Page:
The Santa Monica crash: An urban multicasualty event

Department of Surgery, David Geffen School of Medicine at UCLA, Los Angeles, California 90095-7054, USA.
The American surgeon (Impact Factor: 0.82). 11/2004; 70(10):886-9.
Source: PubMed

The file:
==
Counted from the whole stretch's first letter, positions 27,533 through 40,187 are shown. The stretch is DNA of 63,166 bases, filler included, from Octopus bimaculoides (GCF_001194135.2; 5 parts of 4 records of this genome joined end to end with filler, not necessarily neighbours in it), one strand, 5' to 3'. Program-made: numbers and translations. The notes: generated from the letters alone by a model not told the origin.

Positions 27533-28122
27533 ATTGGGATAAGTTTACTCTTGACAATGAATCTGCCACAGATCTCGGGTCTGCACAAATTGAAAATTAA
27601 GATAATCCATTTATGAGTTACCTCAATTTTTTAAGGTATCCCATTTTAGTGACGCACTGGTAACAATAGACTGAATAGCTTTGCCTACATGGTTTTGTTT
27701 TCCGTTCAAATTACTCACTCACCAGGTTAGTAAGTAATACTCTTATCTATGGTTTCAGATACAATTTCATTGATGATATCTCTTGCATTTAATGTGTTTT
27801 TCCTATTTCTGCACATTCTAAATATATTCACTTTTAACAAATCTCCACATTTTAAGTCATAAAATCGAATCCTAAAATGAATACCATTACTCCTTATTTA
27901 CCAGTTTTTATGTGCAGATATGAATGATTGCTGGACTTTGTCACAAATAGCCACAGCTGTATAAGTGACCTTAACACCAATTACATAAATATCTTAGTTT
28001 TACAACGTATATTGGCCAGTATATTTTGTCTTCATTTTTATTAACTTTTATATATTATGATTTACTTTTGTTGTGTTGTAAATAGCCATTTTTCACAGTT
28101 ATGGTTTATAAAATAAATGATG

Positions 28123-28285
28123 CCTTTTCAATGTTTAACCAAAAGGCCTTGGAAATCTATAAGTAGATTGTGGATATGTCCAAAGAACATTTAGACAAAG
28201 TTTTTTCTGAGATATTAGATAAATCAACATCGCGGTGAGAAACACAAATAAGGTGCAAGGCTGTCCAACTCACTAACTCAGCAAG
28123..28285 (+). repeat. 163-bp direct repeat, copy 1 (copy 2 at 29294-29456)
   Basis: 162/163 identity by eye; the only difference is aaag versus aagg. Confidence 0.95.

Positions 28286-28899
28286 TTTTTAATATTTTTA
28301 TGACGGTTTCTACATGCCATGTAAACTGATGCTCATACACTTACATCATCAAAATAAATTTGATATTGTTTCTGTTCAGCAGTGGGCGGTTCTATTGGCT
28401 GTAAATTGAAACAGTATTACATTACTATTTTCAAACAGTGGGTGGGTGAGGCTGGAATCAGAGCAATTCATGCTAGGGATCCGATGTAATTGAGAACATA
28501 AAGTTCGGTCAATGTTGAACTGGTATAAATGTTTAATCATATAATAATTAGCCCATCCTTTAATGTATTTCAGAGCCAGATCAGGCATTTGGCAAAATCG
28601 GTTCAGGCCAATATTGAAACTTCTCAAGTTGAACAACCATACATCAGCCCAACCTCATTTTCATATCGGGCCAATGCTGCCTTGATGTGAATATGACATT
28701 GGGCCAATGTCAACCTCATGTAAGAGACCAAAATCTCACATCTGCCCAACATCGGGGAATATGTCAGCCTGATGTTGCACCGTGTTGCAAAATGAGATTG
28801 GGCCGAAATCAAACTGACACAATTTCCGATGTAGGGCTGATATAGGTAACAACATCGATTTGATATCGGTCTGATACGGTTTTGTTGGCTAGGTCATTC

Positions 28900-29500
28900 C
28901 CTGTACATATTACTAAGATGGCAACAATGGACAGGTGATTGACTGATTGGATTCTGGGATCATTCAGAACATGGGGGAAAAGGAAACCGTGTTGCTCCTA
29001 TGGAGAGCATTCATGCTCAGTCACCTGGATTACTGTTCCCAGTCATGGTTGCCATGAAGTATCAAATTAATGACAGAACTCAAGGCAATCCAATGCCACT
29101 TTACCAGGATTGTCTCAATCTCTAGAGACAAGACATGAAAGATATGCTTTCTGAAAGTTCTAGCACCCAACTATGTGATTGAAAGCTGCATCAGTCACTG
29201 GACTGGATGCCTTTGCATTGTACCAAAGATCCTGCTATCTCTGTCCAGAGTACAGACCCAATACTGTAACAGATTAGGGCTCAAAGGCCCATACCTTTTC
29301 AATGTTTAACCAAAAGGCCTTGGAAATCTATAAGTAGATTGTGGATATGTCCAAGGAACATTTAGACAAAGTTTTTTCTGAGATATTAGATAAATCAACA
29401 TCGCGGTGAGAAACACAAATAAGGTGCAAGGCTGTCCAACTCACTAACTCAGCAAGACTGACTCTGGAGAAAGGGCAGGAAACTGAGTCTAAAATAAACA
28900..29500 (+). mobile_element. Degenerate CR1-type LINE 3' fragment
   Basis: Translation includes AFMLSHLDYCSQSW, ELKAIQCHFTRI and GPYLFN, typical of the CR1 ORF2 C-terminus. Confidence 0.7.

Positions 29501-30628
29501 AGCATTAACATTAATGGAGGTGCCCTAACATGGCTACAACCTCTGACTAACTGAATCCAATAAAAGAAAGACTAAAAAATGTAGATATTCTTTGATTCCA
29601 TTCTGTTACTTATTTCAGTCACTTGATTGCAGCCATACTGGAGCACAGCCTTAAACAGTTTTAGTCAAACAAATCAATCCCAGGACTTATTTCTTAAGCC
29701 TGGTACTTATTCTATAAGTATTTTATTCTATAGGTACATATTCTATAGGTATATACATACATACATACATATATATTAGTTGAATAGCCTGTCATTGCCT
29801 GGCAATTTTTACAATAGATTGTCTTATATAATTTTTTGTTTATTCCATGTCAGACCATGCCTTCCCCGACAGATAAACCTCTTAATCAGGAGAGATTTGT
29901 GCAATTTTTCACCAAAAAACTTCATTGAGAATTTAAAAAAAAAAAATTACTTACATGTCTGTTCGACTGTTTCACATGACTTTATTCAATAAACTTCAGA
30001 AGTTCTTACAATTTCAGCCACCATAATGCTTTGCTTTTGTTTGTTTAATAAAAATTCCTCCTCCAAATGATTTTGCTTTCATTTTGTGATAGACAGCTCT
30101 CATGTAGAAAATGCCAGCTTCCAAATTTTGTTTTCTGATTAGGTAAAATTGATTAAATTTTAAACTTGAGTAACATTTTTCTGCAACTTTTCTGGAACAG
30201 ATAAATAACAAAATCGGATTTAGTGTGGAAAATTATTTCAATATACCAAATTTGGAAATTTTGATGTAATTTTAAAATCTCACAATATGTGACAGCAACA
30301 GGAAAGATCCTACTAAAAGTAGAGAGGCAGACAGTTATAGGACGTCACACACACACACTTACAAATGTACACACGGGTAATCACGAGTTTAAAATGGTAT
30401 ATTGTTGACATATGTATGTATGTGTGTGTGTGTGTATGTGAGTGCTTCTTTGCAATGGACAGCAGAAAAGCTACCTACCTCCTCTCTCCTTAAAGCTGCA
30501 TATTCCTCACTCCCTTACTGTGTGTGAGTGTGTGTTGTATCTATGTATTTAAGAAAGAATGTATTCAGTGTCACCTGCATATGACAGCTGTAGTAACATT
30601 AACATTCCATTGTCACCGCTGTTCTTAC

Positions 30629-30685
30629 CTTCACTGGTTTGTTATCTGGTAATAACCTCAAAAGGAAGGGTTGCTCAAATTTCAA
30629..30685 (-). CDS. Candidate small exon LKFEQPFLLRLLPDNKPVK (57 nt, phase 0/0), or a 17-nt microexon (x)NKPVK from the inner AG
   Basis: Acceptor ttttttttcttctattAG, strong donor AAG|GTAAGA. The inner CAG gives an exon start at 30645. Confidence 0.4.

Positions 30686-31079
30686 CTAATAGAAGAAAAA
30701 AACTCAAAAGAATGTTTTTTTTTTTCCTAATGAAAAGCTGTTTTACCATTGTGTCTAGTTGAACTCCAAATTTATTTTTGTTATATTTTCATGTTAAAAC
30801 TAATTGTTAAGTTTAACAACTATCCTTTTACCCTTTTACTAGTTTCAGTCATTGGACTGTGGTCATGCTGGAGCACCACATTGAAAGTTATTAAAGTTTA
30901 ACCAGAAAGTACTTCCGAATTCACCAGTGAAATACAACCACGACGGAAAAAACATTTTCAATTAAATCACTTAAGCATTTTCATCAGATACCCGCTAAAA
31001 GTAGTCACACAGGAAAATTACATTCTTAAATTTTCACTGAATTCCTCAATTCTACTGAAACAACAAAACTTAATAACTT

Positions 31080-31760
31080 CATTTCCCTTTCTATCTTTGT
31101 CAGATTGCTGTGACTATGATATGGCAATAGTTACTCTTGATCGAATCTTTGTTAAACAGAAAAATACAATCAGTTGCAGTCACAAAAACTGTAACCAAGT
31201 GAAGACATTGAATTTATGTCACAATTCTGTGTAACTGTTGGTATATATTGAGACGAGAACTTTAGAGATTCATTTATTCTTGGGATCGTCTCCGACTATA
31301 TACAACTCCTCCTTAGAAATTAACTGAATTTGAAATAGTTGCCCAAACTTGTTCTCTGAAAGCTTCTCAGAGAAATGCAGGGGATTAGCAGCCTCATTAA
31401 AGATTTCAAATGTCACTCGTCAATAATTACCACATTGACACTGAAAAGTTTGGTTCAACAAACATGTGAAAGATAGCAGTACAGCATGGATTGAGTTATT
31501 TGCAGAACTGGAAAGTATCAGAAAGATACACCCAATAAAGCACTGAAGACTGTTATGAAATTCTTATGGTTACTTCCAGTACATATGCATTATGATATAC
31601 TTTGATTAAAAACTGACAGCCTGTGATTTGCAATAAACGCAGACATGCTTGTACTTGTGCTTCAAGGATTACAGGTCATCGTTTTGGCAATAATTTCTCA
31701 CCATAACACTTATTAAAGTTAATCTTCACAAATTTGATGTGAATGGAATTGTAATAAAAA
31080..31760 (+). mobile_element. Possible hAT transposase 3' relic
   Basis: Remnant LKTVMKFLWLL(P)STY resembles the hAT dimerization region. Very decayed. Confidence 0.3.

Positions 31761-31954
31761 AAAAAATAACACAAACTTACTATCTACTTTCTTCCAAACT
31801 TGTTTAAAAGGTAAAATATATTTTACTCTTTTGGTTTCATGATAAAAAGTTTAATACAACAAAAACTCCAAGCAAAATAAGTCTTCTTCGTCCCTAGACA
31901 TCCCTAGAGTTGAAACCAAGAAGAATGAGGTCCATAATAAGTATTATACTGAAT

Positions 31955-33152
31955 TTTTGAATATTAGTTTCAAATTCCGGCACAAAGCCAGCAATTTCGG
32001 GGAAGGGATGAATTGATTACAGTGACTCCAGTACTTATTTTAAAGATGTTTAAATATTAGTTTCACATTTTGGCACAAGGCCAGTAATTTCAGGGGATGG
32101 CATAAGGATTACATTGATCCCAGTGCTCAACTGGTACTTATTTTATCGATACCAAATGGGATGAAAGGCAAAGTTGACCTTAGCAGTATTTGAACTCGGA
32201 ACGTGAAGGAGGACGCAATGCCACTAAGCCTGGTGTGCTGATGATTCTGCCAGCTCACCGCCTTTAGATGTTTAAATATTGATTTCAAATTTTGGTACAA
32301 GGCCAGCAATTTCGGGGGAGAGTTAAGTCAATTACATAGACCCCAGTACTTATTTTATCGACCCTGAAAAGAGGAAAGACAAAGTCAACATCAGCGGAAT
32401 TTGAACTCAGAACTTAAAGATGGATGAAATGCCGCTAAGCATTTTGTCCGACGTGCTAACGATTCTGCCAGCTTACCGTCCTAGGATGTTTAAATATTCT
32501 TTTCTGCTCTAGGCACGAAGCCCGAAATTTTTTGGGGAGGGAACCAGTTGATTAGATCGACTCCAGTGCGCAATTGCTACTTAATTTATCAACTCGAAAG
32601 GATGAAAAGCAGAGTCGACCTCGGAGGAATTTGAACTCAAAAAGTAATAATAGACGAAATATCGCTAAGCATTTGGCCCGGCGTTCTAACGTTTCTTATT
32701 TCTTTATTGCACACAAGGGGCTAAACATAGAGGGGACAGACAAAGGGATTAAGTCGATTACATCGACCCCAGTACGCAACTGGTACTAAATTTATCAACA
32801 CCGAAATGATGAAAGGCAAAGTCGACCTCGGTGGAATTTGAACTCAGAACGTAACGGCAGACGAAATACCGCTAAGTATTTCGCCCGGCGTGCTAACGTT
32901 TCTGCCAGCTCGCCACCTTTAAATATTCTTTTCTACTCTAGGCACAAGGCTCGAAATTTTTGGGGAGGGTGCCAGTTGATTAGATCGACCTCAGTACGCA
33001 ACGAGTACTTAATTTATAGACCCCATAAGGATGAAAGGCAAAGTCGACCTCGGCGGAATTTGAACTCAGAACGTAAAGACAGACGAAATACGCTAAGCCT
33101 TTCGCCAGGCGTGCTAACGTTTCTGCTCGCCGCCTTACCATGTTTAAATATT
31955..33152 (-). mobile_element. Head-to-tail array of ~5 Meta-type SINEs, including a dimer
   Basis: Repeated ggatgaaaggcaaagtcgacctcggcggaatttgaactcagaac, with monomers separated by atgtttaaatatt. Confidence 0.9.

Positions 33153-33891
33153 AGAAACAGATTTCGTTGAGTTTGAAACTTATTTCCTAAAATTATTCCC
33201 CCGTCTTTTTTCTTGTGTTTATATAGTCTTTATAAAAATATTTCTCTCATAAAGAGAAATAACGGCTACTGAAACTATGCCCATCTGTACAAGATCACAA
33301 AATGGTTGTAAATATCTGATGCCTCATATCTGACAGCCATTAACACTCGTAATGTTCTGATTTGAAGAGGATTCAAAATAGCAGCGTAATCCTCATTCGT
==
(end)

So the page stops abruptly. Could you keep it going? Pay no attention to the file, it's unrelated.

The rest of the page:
Mass casualty events provide dramatic challenges for trauma centers and trauma systems. We analyzed the management of victims and assessed the response of the UCLA Healthcare System to the Santa Monica multicasualty event of July 16, 2003, when an elderly man drove his car through a crowded outdoor market and injured 73 people, 10 of whom died (eight at the scene). Of the victims, 26 were treated at UCLA (n = 15) and Santa Monica (n = 11) Medical Centers. Fourteen patients (54%) were female; average age was 41.9 years (range 7 months to 88 years). Fifteen patients were treated in the ER only, and 11 patients required admission. Of the latter, 10 (91%) had multisystem injuries, most commonly musculoskeletal, which occurred in nine patients (82%). Seven patients required immediate operations (orthopedic in six and a pericardial window in one). Three patients required delayed operations (orthopedic and plastic surgery). Most surgical and medical specialties were needed in consultation. Average LOH was 11.8 (range 2-23) days. Mean ISS was 21.2 (range 1-75). There were six complications (three early and three late) and one death from head injury. Seven patients (64%) required rehabilitation. We conclude that mass casualty victims have multisystem injuries of variable severity, which underscores the importance of trauma centers and trauma systems. The large trauma scene and particular need for orthopedic services were notable features of this event.

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